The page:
Developer to pay $500,000 in court costs to Ballina council
BALLINA Shire Council has been awarded almost $500,000 in costs after a lengthy court battle with a developer.
In 2017, Planners North, on behalf of Intrapac, took the council to the Land and Environment Court to appeal the "deemed refusal" of a development application for a residential estate at Cumbalum.
A "deemed refusal" is when a developer takes action because the council has not proceeded with the application within the required timeframe.
A decision on the Cumbalum DA was handed down on June 22, 2018, with the application approved with conditions.
Much of the detail had been thrashed out during the court process, which cost the council more than $1.2 million.
The council filed an application for costs in the Supreme Court and was awarded $493,816.99, including interest and the costs of the cost assessment.
However the council had asked for much more than that.
According to court documents, the council asked Planners North for $767,250 to settle the dispute in March 2019.
The council submitted a revised offer of $697,500 in May.
In July, Planners North responded with an offer of $290,000.
The council again wrote to Planners North, asking for their respective consultants to meet with a view to narrowing the gap.
But the Supreme Court costs assessor found Planners North did not respond to this invitation.
The council filed its application for assessment in October 2019.
"In these circumstances, it is my view that Planners North, as the liable party, fell short of making a genuine attempt to agree on the amount of their fair and reasonable costs concerned," the costs assessor explained in his costs assessment reasons determination.
"My assessment of fair and reasonable costs (without factoring in the costs of the costs assessment and interest) is $386,775.38."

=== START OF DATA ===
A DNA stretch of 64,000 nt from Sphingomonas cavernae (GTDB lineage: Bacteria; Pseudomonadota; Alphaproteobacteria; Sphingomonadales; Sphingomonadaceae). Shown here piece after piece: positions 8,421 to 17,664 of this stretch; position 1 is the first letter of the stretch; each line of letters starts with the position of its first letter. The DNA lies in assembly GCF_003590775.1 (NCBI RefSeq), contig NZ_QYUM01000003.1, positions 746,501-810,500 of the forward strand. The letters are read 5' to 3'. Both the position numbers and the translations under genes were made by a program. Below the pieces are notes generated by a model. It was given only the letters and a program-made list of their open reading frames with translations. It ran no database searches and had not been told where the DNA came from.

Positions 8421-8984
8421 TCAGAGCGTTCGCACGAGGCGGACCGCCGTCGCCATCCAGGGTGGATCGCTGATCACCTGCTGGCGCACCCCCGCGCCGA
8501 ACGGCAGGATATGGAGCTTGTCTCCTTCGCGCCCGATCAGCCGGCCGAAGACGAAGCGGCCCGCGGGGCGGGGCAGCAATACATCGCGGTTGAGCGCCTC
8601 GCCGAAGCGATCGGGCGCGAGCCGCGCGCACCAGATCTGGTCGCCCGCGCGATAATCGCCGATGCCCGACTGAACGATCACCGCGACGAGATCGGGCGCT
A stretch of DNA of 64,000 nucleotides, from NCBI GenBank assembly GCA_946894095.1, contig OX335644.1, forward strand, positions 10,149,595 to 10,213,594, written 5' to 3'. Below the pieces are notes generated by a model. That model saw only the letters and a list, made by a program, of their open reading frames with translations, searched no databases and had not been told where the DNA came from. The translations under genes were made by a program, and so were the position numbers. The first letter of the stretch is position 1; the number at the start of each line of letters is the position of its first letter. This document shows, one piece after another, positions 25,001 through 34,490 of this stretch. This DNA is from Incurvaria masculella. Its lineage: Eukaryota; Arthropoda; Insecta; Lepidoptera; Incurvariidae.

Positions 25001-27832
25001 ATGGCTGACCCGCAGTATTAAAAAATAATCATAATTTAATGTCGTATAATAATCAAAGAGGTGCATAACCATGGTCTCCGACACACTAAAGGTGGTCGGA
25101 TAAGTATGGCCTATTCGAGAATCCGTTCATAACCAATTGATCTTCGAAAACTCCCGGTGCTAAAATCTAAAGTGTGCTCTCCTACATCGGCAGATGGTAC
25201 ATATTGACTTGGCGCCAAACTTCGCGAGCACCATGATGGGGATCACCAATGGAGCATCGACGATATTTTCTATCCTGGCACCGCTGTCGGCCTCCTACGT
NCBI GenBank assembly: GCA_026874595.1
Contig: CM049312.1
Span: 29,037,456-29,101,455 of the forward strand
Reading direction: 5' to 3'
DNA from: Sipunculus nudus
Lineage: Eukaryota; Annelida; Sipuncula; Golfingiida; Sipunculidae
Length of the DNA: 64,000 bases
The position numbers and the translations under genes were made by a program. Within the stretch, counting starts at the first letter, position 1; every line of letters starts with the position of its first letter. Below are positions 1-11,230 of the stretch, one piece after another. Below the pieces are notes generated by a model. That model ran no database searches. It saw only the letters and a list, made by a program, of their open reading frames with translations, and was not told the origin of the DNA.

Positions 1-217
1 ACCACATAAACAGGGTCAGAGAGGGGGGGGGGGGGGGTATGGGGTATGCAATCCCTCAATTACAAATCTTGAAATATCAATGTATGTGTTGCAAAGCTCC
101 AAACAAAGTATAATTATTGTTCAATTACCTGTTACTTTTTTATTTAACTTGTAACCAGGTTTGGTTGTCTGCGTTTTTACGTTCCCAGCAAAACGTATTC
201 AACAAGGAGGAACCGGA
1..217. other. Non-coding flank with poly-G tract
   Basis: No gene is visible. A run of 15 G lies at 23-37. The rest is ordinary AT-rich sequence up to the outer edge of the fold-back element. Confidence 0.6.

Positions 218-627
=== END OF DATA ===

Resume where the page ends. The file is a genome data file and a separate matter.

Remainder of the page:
The judge also ordered Planners North to pay the council's costs of the assessment and the judge's costs as the assessor, as well as interest.
The total came to $493,816.99.
The council's planning and environmental health director, Matthew Wood, said Intrapac's approved development was "substantially different" from what was originally proposed.
"That reflects the variety of issues raised by council as concerns both pre and during the court proceedings," he said.
"The quantum of costs awarded reflects the magnitude of the extra work for council staff and experts, that was done through the court."
Intrapac's chief operating officer, Max Shifman, said they were pleased this particular matter had come to an end.
"We made changes to our original application in a genuine attempt to avoid the need to go to a full court hearing and minimise costs that the parties incurred," he said.
"Sadly this failed, and the court rules in NSW mean any changes, no matter whether actually necessary, open up a claim for costs thrown away, which in this case was around 30 per cent of what council expended on this matter.
"It is our hope that this draws a line in the sand, and Intrapac and Ballina Shire Council can work amicably and productively in the future to avoid Land and Environment Court proceedings."